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Labor and Economic Opportunity

Report Shows Michigan's Work Comp System with Lowest Costs

Cost savings give employers resources to expand and create jobs

Media Contact: LARA Communications 517-373-9280

April 25, 2017 - A new national report shows Michigan’s stable and efficient workers’ compensation system continues to be a positive economic attraction asset, while still ensuring the protection of injured workers. Last year, the Michigan Workers’ Compensation Agency (WCA) ensured the proper payment of over $1 billion in benefits to Michigan workers hurt on the job. A recently released Workers Compensation Research Institute (WCRI) study compared workers' compensation claims and found Michigan’s average cost per claim was once again the lowest of the 18 states surveyed.

“The stability of our workers’ compensation system continues to safeguard Michiganders injured on the job. This new report also demonstrates that it remains an important economic factor for job providers looking to expand, hire more workers or move their operations here.” said WCA Director Mark Long. “We will continue to innovate our regulatory processes to protect workers and reduce costs for employers.”
Report Shows Michigan's Work Comp System with Lowest Costs

WCRI’s CompScope™ Benchmarks for Michigan, 17th Edition reported:

  • Total costs per claim with more than seven days of lost time decreased from 2009 to 2013 (claims with an average maturity of 36 months) as a result of multiple factors:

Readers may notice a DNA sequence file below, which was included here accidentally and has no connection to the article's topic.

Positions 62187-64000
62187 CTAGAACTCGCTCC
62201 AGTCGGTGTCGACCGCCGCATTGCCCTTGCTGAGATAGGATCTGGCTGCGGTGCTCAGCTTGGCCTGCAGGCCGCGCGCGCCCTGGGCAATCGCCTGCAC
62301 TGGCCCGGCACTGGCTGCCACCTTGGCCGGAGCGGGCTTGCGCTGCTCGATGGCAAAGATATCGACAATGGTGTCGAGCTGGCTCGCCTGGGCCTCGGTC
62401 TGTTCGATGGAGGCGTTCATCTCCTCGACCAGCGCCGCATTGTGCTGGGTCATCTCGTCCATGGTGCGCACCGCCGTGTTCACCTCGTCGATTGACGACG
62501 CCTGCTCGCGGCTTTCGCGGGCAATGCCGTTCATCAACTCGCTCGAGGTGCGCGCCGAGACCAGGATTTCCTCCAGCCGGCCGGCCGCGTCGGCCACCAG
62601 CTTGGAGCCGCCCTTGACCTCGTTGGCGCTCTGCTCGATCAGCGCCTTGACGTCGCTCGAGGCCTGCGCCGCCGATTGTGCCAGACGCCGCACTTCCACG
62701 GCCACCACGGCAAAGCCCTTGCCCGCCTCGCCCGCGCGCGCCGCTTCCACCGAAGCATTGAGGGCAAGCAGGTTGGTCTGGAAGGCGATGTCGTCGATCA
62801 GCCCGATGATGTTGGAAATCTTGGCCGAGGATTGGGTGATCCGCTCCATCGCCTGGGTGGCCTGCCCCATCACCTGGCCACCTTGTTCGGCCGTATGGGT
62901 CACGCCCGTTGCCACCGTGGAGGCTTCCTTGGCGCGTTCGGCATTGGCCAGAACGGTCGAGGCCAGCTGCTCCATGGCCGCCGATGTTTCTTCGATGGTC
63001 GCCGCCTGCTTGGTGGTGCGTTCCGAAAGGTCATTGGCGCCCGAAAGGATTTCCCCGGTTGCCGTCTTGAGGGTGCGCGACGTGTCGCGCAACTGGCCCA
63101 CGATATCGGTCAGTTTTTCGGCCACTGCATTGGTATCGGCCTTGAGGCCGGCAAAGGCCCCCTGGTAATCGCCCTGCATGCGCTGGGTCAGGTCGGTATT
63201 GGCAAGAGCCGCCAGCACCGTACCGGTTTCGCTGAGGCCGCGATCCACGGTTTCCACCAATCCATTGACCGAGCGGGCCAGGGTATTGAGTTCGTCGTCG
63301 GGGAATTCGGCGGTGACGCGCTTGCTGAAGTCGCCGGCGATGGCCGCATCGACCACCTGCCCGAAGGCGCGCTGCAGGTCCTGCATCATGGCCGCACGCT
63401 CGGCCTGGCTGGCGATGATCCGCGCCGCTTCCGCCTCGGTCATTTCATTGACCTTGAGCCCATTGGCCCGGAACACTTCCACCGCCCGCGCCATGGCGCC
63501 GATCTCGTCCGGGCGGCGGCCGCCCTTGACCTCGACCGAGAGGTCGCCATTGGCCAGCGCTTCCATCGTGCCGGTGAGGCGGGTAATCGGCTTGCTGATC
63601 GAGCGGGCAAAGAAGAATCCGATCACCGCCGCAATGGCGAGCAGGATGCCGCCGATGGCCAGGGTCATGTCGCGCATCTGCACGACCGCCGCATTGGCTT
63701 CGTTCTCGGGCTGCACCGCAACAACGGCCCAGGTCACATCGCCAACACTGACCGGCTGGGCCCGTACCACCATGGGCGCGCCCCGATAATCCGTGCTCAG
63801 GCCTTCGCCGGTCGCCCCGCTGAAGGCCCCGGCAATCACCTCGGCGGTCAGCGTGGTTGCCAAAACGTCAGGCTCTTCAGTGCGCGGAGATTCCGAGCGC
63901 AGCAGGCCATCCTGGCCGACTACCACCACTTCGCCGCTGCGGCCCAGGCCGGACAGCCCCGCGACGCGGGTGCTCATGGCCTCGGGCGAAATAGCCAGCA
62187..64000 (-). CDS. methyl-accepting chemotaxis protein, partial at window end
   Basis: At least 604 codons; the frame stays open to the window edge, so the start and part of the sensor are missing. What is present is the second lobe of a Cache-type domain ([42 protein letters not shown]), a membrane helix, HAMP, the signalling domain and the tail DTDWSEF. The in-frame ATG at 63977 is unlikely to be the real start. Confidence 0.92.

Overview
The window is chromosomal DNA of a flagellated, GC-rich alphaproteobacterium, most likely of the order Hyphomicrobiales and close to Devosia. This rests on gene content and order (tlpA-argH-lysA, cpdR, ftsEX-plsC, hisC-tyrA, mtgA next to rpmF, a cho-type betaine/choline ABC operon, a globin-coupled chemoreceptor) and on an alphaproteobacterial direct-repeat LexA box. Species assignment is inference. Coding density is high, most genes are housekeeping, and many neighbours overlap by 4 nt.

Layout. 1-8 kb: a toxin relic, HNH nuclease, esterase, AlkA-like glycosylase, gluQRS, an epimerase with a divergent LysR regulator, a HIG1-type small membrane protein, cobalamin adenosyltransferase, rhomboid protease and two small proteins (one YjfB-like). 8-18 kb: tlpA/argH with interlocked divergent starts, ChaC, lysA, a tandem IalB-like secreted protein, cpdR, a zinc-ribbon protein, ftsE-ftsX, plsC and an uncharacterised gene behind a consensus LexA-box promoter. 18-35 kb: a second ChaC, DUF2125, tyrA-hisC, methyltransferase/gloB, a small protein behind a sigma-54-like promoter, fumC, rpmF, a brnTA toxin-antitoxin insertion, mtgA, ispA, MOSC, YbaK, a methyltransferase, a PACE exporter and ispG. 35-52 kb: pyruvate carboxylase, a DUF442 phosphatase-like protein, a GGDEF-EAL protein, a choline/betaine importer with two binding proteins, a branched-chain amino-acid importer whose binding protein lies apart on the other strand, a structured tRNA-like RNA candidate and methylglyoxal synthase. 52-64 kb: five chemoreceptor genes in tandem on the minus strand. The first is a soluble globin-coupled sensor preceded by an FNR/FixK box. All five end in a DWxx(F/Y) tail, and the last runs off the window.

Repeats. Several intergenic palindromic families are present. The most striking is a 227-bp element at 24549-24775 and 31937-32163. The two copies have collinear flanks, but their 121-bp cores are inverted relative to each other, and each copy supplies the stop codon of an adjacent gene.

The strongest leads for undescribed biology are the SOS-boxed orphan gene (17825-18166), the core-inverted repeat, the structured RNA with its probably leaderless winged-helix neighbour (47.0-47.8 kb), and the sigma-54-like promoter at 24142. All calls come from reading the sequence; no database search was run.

• Shorter duration of temporary disability, a lower average lump-sum settlement per claim, and fewer settlements compared with previous years.
    • Overall frequency of litigation (measured as a percentage of claims with defense attorney involvement and/or medical-legal expenses) decreased.
  • Medical payments per claim changed little in 2015. Prices paid for professional services decreased 5.1 percent following the updates to the medical fee schedule in 2014.
  • The average total cost per claim with more than seven days of lost time in Michigan was the lowest of the studied states due to indemnity benefits and medical payments. This result was likely affected by a combination of system features.

In late 2011, Gov. Snyder signed sweeping legislation reforming the state's workers' compensation system. These improvements included defining disability and post-injury earning capacity, and have played an underlying role in the reduction of costs for our employers. The changes brought certainty to Michigan’s work comp system, ensuring the protection of Michiganders injured on the job and has helped put them back to work.

Michigan's injured workers and their employers are governed by the Workers' Disability Compensation Act. The Act was first adopted in 1912 and provides compensation to workers who suffer an injury on the job and protects employers' liability. The mission of the WCA is to efficiently administer the Act and provide prompt, courteous and impartial service to all customers.

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